You heard me say to you, “I am going away, and I will come to you.” If you loved me, you would have rejoiced, because I am going to the Father, for the Father is greater than I. And now I have told you before it takes place, so that when it does take place you may believe. I will no longer talk much with you, for the ruler of this world is coming. He has no claim on me, but I do as the Father has commanded me, so that the world may know that I love the Father. Rise, let us go from here. (John 14.28-31)

When Jesus told the disciples that he was leaving for a while, it brought a significant fear to their hearts. Like a kid who is being told that his parents are leaving for a while, their immediate concern is for what is to become of them without Jesus there to lead, guide, and teach them. But he went on to promise His return in the person of the Holy Spirit.

He comes back to their reaction by trying to show them His own example. He said, “If you loved me, you would have rejoiced, because I am going to the Father.”(28) Why would they rejoice over that news? Because it’s what they knew, if they were at all thinking about His heart instead of their own, would bring Him joy—to be back in the presence of the Father.

Jesus is revealing what is going to come about so that their faith will be bolstered when it comes to pass.(29) He is aware that His time with them is coming to an end and there was not much opportunity left to give instruction. “The ruler of this world” that Jesus said was coming was surely the working of Satan to bring Jesus to the cross—despite the fact that he had no rightful claim upon Jesus as there was no sin in Him to condemn.(30)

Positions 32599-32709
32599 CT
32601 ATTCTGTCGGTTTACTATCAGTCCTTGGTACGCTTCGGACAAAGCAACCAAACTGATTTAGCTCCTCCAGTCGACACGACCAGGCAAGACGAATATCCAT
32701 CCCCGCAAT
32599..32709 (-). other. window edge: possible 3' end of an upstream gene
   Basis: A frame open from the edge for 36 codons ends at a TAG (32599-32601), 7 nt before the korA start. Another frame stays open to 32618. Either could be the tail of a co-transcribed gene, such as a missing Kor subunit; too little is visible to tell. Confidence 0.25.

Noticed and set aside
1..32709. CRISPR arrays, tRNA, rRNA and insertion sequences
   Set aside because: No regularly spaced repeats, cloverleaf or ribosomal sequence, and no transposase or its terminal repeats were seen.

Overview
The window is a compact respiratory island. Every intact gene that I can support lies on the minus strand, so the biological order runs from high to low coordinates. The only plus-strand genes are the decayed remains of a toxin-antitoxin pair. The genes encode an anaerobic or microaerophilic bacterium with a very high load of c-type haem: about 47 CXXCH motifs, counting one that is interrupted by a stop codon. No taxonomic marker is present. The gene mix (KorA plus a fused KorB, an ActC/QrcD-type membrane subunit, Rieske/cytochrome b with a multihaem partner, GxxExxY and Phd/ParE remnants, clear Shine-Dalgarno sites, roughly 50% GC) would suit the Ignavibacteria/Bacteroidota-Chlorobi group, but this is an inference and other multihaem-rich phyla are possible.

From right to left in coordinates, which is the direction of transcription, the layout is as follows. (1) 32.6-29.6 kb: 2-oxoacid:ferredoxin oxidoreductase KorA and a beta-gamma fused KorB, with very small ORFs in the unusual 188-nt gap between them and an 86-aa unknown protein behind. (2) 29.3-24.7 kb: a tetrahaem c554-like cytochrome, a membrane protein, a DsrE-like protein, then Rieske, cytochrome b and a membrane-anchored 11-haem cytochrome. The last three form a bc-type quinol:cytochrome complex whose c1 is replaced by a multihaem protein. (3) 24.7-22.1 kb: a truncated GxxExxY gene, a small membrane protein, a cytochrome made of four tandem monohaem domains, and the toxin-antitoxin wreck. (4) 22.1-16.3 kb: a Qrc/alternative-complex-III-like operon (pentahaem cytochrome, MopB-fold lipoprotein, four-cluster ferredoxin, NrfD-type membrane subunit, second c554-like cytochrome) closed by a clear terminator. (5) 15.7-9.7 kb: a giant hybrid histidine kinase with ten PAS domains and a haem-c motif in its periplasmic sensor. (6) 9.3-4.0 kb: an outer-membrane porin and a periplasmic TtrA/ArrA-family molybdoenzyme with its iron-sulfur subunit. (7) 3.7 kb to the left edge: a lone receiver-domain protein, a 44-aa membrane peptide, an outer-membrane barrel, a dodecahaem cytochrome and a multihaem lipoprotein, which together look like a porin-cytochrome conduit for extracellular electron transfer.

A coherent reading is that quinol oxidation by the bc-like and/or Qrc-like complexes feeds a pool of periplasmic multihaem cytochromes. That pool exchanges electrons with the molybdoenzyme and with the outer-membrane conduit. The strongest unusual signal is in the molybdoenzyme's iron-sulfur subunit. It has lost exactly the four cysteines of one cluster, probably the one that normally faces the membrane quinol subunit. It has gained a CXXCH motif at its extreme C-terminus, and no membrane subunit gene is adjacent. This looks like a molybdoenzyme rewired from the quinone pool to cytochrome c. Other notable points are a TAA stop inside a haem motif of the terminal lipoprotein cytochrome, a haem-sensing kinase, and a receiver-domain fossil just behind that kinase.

Jesus explains that He is going to obey the Father’s plan out of love for the Father and for them… and us. He was going to do this hard work out of love.(31)

Jesus was determined to give evidence of His love for the Father and for all of us. He was determined to do what was best for us, to die the death we deserve that He most certainly did not.

It was going to be hard.

But Jesus was determined to produce the hard evidence of love.

What about us?

Will we do the hard things so that others may see the evidence of the love of Jesus in our lives?

As this chapter closes, I would challenge us all… “Rise, let us go from here.” But let us go out more concerned with the things that please His heart. Let us go out more concerned with the needs of others than our own.

Let us go out to give the hard evidence of love to those we meet.

When the Stones Dropped

October 24, 2017

Imagine being caught in the most embarrassing situation you can think of… at your most shameful moment.

Imagine that the ones who caught you in this compromising position were the leaders of the local religious institution, the ones known for their flowery prayers and fine speeches and in-depth Sunday School lessons.

Imagine being dragged by your arm or your hair through the streets in whatever remnants of clothing you had about you when you were caught. Feel the disdainful stares of the women in the streets and the creepy eyes of the men taking note of every detail they could soak into their memory of your compromised state of appearance.

Think of the cold stares and snidely condemning words from the men who accompanied you on this journey and the way they sized you up when they found the perfect stone along the street. Picture what it might have been like to come around the corner into the courtyard outside the temple where this young teacher that was gaining so much attention happened to be.

This is the real life experience of a woman that remains unnamed in John’s gospel record as she was caught in the act of adultery.

Take a moment to read it in John 8.1-11. Read the rest of this entry »